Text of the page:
It was as a symbol that the capital was valued; it had no other importance. Built to order at the dawn of the century, it gave after sixty years the impression of having been just begun. ‘As in 1800 and 1850, so in I860,’ wrote Henry Adams, ‘the same rude colony was camped in the same forest, with the same unfinished Greek temples for workrooms, and sloughs for roads.’ European travelers, doing their tour of the United States, looked superciliously on Washington. They were accustomed to capitals which were the rooted cent res of the cultural and commercial life of their nations. Washington was merely a place for the government. It was an idea set in a wilderness.
All too typical of the young republic, the town was pretentious and unfulfilled. It had been ambitiously laid out over an area extending from the Potomac and the Eastern Branch or Anacostia River as far as Rock Creek on the west and Boundary Street — later to be known as Florida Avenue — on the north. Vast sums, by the standards of the day, had been spent on the public buildings, but they were widely spaced, unrelated, and, for the most part, incomplete. The very grandioseness of the capital’s conception called forth ridicule, and the oftenquoted tribute, ‘a city of magnificent distances,’ had become a favorite jibe.
The vaunted buildings of Washington were the Capitol, the General Post Office, the Patent Office, the Treasury, the Executive Mansion, and the Smithsonian Institution; and, despite the distances, the tour could be made in a forenoon. First in importance was the classic Capitol, with its historical paintings and statuary and its Library of Congress; above all, with its great marble Extension, progressing toward completion after nearly ten years of work. In the two new wings, only recently occupied by the legislators, visitors now might gaze on the splendid Senate Chamber and the ornate red and gold Hall of Representatives. There was no doubt that the interior decorations were gorgeous, though Americans thought them gaudy and foreign; but on the outside, imagination was needed to envision an imposing architectural effect. The original dome had been removed, and only the base of the new cast-iron dome, topped by scaffolding and a towering crane, surmounted the old sandstone building in the centre. At either end, the glittering marble wings stretched bare and unfinished, devoid even of steps. Of the hundred Corinthian columns needed for the completion of the porticoes, only three had been crowned by their capitals and set in place. Columns and capitals, blocks of marble, keystones, carvings, lumber, and iron plates lay strewn about the grounds, which were further defaced by workmen’s sheds and depots for coal and wood. Visitors lingered on the east portico to admire the colossal statues, especially Persico’s Columbus, with his ball; and all paused to stare at the Greenough statue of Washington which sat, godlike amid the litter, in the eastern park. Modeled on the Roman conception of Jupiter Tonans, the figure of the Father of his Country was naked to the waist, with his limbs swathed in draperies; and even Philp’s guidebook was constrained to remark that Washington was ‘scarcely recognizable, in this garb, to his countrymen.’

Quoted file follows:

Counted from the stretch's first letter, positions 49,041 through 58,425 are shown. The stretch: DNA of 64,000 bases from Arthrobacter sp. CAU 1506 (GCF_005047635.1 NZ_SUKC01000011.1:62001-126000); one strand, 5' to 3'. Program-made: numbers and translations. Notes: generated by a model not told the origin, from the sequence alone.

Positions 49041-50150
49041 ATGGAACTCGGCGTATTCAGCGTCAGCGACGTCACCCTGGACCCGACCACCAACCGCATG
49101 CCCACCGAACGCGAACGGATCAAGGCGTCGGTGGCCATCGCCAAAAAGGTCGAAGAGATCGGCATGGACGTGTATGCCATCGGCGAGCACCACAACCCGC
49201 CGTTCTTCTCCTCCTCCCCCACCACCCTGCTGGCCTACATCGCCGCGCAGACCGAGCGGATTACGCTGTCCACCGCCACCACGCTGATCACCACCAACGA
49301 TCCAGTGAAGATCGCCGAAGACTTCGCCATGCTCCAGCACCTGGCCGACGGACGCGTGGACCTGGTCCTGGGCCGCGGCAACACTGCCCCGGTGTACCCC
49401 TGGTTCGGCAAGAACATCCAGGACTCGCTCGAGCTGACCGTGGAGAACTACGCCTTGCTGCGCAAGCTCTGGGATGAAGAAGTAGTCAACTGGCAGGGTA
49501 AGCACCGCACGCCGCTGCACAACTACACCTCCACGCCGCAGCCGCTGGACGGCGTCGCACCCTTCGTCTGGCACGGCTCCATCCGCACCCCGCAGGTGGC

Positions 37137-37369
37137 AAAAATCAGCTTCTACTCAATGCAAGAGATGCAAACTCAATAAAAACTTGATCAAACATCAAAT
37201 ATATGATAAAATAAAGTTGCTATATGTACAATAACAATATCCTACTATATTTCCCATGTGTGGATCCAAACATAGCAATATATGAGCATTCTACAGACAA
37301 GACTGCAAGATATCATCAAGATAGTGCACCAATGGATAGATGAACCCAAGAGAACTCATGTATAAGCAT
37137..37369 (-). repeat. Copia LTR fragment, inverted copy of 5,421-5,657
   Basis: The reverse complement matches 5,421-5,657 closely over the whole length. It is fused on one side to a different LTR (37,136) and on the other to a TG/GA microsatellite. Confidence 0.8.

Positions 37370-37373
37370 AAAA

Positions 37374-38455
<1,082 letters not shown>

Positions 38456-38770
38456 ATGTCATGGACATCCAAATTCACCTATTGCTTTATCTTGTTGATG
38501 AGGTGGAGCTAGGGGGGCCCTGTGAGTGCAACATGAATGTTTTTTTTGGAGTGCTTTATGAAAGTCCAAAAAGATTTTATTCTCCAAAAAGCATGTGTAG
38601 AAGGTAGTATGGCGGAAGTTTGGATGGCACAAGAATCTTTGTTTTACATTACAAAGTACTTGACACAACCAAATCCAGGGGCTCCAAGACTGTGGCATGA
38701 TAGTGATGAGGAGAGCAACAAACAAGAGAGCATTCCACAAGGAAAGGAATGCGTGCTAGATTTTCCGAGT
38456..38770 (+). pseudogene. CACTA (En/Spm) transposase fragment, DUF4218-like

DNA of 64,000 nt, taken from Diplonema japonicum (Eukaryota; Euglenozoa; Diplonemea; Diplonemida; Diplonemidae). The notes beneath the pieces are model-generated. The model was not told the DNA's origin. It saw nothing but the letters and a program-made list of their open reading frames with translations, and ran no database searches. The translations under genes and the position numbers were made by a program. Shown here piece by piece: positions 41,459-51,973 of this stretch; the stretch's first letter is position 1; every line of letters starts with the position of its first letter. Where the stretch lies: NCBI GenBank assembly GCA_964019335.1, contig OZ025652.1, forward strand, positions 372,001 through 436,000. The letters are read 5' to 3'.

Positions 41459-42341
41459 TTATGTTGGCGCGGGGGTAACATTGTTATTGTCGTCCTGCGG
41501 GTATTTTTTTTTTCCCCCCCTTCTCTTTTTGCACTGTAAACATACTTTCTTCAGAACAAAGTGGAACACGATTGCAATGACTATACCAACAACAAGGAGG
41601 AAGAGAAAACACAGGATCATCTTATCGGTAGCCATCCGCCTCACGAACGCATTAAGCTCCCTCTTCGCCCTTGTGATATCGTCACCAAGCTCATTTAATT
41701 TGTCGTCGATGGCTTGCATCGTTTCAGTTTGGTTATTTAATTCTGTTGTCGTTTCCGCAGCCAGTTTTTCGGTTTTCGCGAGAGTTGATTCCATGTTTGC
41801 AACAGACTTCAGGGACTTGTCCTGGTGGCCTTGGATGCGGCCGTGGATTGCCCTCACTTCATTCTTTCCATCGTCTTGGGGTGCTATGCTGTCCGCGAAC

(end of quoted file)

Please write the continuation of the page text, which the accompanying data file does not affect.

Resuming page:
Diagonally across from each other, at Seventh and F Streets, were the marble palaces of the Post Office and the Patent Office. The latter, which was not quite finished, contained a display of models and curiosities, and provided space for the entire business of the Department of the Interior. On Fifteenth Street, the Treasury Department occupied an immense edifice, the Extension of which was still under construction. Next door, on the future site of the north end of the Treasury, was the little brick State Department. It attracted no more attention than did the Army and Navy Departments, which were installed in similar old-fashioned houses on the western side of the Executive Mansion, whose wooded lawn extended to the four department buildings.